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13 February 2019 Sexual Dimorphism in Wax Secretion Offers Ecological Adaptability During Ericerus pela (Hemiptera: Coccidae) Evolution
Qian Qi, Pin Lv, Xiao-Ming Chen, Hang Chen, Ming-Shun Chen, Pu Yang
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Abstract

The scale insect, Ericerus pela Chavannes, shows a typical sexual dimorphism. Males and females are different not only in morphology, but also in their ability to secrete wax and ecological adaptability. Here we report the morphological and structural characteristics of wax glands on E. pela females and males. The differences in wax glands and wax secretion between females and males reflect their different needs for living habitats and different ecological strategies. Sciophilous male nymphs are with five types of wax glands, and the wax glands on the dorsum secrete a layer of wax filaments plausibly for protection against direct light irradiation. On the other hand, five types of wax glands were found on the abdomen of females. Heliophilous female nymphs hardly secrete any wax, but the wax glands located along the spiracle on the abdomen may help this insect to breathe. Female adults secrete wax filaments on eggs to protect them from predators and prevent themselves from sticking to each other. In summary, males appear to secreted wax for creating a shaded niche that fits their sciophilous life style, whereas females are likely to adopt an ecological strategy with thickened epidermis for heliophilous acclimatization and overwintering.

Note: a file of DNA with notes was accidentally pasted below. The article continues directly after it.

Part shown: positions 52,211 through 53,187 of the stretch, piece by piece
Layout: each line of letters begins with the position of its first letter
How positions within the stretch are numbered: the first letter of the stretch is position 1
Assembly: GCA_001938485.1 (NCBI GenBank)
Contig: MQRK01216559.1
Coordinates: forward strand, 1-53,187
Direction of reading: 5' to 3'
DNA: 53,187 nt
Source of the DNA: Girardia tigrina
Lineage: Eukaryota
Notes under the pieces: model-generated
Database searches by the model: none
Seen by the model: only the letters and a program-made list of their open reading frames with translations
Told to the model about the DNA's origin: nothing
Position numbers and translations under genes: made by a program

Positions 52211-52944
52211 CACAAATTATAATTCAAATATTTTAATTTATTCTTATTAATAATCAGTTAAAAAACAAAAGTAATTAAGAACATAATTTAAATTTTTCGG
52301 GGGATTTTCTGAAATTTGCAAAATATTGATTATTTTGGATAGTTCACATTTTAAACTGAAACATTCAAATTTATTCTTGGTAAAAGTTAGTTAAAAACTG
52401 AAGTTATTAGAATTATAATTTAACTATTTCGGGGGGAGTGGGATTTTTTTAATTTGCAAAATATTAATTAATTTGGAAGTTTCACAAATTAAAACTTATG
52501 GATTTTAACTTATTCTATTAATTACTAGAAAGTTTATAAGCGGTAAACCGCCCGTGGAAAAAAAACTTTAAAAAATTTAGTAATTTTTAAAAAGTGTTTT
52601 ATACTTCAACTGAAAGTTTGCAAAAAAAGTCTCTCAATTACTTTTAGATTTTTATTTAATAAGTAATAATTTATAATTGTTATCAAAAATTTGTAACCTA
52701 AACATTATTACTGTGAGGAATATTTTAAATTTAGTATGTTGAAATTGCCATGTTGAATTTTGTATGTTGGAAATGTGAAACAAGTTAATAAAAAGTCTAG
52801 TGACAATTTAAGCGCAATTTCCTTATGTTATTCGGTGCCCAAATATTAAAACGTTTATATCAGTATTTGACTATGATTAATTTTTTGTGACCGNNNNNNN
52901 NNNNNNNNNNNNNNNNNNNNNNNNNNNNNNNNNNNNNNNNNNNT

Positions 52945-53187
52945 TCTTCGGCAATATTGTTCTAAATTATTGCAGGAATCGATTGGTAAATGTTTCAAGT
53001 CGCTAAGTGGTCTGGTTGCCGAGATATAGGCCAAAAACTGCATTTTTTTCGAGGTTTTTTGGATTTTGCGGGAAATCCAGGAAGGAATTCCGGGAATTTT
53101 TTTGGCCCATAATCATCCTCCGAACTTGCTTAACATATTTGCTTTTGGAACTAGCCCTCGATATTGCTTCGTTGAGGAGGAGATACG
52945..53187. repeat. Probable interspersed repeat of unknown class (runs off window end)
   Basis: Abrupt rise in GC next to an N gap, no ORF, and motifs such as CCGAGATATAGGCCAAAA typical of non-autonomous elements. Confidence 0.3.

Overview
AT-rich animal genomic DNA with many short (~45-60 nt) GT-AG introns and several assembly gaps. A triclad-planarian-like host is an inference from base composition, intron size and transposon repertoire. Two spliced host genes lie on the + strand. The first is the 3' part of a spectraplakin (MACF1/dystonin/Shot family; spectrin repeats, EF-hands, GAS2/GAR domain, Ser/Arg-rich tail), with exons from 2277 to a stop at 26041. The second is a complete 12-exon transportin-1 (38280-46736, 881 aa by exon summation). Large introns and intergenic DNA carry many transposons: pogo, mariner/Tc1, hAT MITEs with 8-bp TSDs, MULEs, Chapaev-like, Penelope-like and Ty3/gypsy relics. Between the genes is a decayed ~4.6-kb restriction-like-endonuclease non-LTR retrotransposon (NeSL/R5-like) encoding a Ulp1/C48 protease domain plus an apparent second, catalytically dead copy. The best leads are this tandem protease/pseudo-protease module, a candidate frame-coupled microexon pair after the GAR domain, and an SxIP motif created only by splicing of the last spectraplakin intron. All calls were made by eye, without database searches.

© The Author(s) 2019. Published by Oxford University Press on behalf of Entomological Society of America. All rights reserved. For permissions, please e-mail: journals.permissions@oup.com.
Qian Qi, Pin Lv, Xiao-Ming Chen, Hang Chen, Ming-Shun Chen, and Pu Yang "Sexual Dimorphism in Wax Secretion Offers Ecological Adaptability During Ericerus pela (Hemiptera: Coccidae) Evolution," Environmental Entomology 48(2), 410-418, (13 February 2019). https://doi.org/10.1093/ee/nvz009
Received: 15 October 2018; Accepted: 13 January 2019; Published: 13 February 2019
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